Strategic Sourcing: The Key to Competitive Advantage

Strategic Sourcing has been used by companies of all sizes for years. However, priority is always given to negotiation and cost-cutting projects. In this guest commentary, Professor Schoenherr will share some insights. He is an expert in procurement and decision making and he will provide some strategic planning principles that practitioners can use to create a more sustainable competitive advantage.

Long gone are the times when a company could rely on its own strengths and ensure its competitive advantage. In our hypercompetitive market environment, which is characterized by customers demanding products and customer service that are “faster, better, and cheaper”, the help of supply chain partners is needed. In international business, purchasing thus underwent a significant shift from being rather transactional and tactical to a more strategic function, able to influence company growth. This commentary highlights some key principles of strategic sourcing.

Involve suppliers early in new product (or service) development initiatives
The supplier can be an invaluable source of ideas and knowledge, especially as it pertains to the materials or services you are sourcing from them. Involving suppliers early in the new product (or service) development team is thus crucial. Rather than developing a prototype in-house and then sharing it with suppliers, with the supplier then responding with some great ideas for modification, why not involve them much earlier than that? This way, these ideas can be incorporated into the product or service design operations much earlier, shortening the product development timeline, employing resources more effectively, and leveraging the product (or service) expertise of the supplier.

Source capabilities, rather than mere products or services
Strategic sourcing requires a shift in mindset, in which you view suppliers not only as the mere providers of products, services, or inventory but as the owners of unique capabilities that you may be able to obtain from them as well. Such capabilities can include unique know-how or knowledge assets, specialized research, and development capabilities, expertise in quality management like six sigma, or a sophisticated logistics infrastructure that you may be able to tap into. Sourcing such capabilities from suppliers alleviates the need for you to develop these capabilities yourself, so you can maintain an asset-light footprint, and thus enhance flexibility and responsiveness.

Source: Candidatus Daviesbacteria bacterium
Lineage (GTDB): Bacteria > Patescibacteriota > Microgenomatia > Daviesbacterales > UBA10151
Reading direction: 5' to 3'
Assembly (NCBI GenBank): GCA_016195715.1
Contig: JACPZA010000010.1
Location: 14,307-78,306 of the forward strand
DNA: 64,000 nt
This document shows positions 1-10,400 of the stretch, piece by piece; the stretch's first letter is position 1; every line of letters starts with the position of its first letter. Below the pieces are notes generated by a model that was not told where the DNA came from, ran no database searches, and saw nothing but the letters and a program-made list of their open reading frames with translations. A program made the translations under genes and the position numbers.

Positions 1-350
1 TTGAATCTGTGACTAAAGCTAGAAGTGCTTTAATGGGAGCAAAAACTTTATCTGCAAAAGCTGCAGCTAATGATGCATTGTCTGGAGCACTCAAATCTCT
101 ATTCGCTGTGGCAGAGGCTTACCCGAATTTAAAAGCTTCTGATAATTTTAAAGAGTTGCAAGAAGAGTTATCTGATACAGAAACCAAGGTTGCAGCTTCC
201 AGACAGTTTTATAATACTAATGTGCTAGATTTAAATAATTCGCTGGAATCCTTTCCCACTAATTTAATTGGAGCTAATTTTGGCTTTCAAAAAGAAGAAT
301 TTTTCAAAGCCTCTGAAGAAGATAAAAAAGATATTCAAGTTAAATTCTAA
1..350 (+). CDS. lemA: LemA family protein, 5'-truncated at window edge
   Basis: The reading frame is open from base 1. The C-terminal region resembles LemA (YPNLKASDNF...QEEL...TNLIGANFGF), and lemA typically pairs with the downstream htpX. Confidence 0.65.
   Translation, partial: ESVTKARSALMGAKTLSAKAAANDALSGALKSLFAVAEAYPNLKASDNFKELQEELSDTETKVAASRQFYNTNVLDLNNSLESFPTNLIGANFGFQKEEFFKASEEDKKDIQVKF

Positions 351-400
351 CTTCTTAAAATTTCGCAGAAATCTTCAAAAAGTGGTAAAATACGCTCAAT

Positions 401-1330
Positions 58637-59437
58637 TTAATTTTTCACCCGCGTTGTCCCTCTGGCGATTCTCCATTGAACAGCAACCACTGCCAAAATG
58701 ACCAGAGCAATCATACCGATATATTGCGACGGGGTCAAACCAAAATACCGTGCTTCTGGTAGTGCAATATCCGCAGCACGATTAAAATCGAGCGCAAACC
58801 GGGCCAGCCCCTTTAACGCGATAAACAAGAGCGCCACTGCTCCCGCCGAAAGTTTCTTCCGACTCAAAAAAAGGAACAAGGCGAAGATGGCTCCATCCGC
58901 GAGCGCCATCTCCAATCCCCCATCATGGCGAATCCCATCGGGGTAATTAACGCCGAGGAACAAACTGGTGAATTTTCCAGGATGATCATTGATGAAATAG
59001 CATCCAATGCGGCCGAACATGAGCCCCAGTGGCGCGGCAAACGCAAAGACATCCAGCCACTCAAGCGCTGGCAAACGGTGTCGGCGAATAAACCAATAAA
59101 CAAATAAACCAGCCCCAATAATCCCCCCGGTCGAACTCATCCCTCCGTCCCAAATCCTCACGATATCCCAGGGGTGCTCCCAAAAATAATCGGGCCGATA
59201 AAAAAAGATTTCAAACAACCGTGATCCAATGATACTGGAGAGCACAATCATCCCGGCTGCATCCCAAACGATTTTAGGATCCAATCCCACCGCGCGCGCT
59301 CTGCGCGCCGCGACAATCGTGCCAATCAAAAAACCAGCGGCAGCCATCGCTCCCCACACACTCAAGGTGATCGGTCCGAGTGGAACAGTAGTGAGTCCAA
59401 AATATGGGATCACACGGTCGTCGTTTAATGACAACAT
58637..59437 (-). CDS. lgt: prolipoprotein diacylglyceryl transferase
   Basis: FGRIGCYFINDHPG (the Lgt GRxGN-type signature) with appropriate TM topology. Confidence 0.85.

Ensure long-term sustainability of suppliers
Having suppliers that are willing to share ideas and collaborate early on in new product development, as well as suppliers that are willing to offer you to tap into their capabilities, is great. Such supplier relationships, however, do not develop by themselves. It needs active work by the purchasing professional to develop suppliers, nurture their collaboration and trust, and make them feel equal. This implies that suppliers are treated fairly and equitably, for example allowing them to have a reasonable profit margin to ensure their long-term sustainability (as seen in the lean manufacturing initiative.) Further, acting on behalf of the buyer can include extending engineering expertise and help, if needed, to the supplier, for instance improving their manufacturing processes, or the provision of credits should the supplier be in a less advantageous situation economically.

Strategic sourcing is about managing supplier relationships, treating suppliers as valuable partners, and encouraging idea exchange. However, in concluding, I must mention a caveat. As with many things in life, one size does not fit all. While the approaches described above work great with suppliers for important materials and or services, they should however not necessarily be employed in every single relationship. After all, strategic sourcing takes time and resources, and a strategic sourcing relationship cannot possibly be formed with every single supplier a company maintains (this would be cost and time prohibitive). The above approaches should thus be reserved for suppliers providing strategically important materials and services that are crucial to the company.

About the Contributor:
Dr. Tobias Schoenherr is a professor at Michigan State University.

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Last review and update: July 5, 2022
About the Author and Editor:
Ben Benjabutr is the author and editor of Supply Chain Opz. He holds an M.Sc. in Logistics Management with 10+ years of experience. You can contact him via e-mail or Twitter.